Coping with other people’s bad moods

When others are in a bad mood, we don’t have to react and follow them. Photo by Ayo Ogunseinde on Unsplash

Much of mental health depends on how other people behave towards us. Babies depend on how their parents and carers attend to them. Children depend more widely on relationships with teachers and peers. Young adults can be very dependent on positive signals from their friendship networks. Through life, we are also dependent on how we are treated by our boss, our suppliers, our customers, our colleagues, and those we meet in daily life.

When people come to me for counselling, we can only work on the client. I would sometimes love to go out and change others in a client’s life – to make their parents, colleagues and friends be more caring and inclusive. But, usually, I can’t change third party behaviour: I can only work with the client themselves to improve the way they manage, and cope with, the treatment of others.

One of the core skills we learn through life, is the ability to handle other people’s varying moods without becoming too disturbed ourselves. What are the best ways of coping when others go quiet or disappear emotionally; when they get angry or irritable; when they blame us for their problems without listening or understanding?

Here are some suggestions.


We shouldn’t become too dependent on one or two people for our emotional welfare. Otherwise we can become depressed when they are depressed, and edgy when they are edgy. In financial investment, we balance our portfolios so that we are not exposed to too much of one particular risk. In emotional investment, we can do the same thing. In particular, we can have alliances in six zones:

  1. Home – immediate family and housemates
  2. Work – boss, colleagues and network
  3. Social – friends accumulated from the past
  4. Health – therapeutic relationships (counselling, gym, welfare activities)
  5. Creative – those who share our interests and hobbies
  6. Caring – those we choose to help on a voluntary basis

If relationships become strained in one zone, we still have all other zones to sustain us. How does this help us with others’ moods? Well, it means that if one person in one area changes their behaviour, we can respond with more strength and balance.


When those close to us are in a mood, we can be very tempted to join them in that bad mood. They will even invite us – we will notice lots of ways in which they will try to start a fight, or create tension. They may pick on things that are not right, imply subtly that we are at fault, and generally create a hostile environment.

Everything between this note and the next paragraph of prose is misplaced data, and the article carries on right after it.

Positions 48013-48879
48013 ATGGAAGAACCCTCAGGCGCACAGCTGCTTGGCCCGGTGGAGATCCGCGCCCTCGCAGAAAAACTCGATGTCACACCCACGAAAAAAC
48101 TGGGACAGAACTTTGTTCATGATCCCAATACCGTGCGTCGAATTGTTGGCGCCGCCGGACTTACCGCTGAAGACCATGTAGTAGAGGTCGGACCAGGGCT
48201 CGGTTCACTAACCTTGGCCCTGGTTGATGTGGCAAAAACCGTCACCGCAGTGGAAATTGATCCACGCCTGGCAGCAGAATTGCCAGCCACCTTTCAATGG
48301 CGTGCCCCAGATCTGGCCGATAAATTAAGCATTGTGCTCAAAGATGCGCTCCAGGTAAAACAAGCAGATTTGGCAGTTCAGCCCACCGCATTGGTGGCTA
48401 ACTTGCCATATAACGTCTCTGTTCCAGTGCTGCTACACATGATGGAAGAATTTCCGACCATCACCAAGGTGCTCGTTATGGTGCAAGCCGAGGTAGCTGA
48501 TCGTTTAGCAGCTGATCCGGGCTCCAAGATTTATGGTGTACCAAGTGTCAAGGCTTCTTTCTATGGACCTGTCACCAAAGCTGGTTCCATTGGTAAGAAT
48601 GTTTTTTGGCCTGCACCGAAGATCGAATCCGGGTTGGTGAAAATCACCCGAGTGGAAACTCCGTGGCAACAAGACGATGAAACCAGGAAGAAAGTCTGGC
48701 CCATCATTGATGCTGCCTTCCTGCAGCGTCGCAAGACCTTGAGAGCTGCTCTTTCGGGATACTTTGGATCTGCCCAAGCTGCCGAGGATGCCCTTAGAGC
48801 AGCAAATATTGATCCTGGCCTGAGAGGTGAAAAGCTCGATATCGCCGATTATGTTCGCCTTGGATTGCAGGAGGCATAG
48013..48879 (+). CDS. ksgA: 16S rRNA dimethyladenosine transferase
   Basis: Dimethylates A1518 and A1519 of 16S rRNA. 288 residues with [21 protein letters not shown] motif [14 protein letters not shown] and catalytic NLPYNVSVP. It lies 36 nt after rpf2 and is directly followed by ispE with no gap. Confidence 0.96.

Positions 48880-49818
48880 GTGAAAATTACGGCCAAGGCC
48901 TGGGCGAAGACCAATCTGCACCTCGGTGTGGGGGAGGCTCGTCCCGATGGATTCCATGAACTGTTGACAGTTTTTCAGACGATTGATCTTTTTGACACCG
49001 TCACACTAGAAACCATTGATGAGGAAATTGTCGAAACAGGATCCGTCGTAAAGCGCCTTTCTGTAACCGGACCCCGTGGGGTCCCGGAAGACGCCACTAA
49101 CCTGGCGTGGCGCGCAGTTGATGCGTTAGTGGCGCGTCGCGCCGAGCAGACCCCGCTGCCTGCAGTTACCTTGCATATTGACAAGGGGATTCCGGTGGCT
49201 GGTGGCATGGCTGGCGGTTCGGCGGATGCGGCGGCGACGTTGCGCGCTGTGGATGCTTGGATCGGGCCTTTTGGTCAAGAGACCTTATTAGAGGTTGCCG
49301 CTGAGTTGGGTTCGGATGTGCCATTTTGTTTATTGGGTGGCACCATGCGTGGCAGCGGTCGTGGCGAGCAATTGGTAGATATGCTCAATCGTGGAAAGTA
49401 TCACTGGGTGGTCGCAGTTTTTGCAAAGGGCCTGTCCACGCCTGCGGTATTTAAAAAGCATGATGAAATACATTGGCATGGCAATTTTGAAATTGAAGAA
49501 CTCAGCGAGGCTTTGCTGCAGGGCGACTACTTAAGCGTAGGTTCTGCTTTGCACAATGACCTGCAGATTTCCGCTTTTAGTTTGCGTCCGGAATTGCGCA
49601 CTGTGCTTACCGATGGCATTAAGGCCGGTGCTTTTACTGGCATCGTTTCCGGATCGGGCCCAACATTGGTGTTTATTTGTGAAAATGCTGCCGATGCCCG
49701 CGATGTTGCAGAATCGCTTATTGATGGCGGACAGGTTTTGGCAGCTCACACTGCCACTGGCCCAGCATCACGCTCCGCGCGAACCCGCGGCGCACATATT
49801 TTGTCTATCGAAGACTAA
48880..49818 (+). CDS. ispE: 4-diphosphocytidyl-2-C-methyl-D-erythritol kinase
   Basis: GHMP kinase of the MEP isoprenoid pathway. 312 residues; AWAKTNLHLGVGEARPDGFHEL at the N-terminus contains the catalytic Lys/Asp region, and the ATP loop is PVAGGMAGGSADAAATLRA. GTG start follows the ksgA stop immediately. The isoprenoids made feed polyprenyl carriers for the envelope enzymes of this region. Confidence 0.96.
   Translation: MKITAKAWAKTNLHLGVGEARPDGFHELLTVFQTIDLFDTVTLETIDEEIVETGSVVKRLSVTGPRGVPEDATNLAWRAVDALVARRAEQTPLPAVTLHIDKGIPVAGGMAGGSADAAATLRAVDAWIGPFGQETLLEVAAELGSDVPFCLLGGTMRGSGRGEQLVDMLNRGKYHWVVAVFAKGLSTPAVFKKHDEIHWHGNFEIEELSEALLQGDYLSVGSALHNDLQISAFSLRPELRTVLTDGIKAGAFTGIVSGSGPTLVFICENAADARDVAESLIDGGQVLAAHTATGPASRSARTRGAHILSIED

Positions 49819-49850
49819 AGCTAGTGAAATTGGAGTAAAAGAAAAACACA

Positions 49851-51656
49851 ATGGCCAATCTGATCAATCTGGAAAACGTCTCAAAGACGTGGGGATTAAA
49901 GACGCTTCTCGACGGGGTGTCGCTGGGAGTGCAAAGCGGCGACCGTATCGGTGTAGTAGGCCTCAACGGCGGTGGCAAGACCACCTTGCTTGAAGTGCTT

If we enter into all the little battles, then we will find ourselves drawn into the bad atmosphere. All it takes is one sharp comment from us, and an unnecessary argument may erupt. It is better to become open and flexible, by listening and watching carefully, but not fighting too much.

One example is rude comments. If someone is rude to us, and we are rude back, then the whole atmosphere becomes rude. If, however, we respond with silence, or curiosity, then the other person’s rudeness becomes much more obvious, and we stay less affected by it.

We can treat such times as training in flexibility. It doesn’t mean that a rude boss, or partner, or parent, is right to be so. But it does mean that we are using the experience as an opportunity to learn resilience and adaptability. Afterwards, when the mood is over, we can raise any issues we want to, directly or indirectly. For now, we can remain open and kind.


To prevent abuse, and to stop the other going too far, we do need to confront some aspects of moody behaviour as they happen. For example, if someone is physically violent, then in our society that is a no-no, and immediate withdrawal may be necessary. Equally, if someone is in danger of causing serious damage, we may wish to warn them not to go any further, or to advise them of the consequences.

A clear ‘stop’ instruction can be simple and effective here, and is often encouraged in self-defence courses.


When those around us have bad moods, we can easily get drawn into the bad atmosphere, and become reactive.

However, being reactive back usually makes the situation worse.

We can make sure our ’emotional portfolio’ is wide-ranging, so that we are not over-reliant on one or two people in our lives to be always smiling.

We can become open and flexible when individuals in our lives have bad moods and are provocative. We can use it as self-development practice.

In more extreme situations, we can also show clearly where a boundary has been crossed, saying ‘stop’, and pointing out the consequences.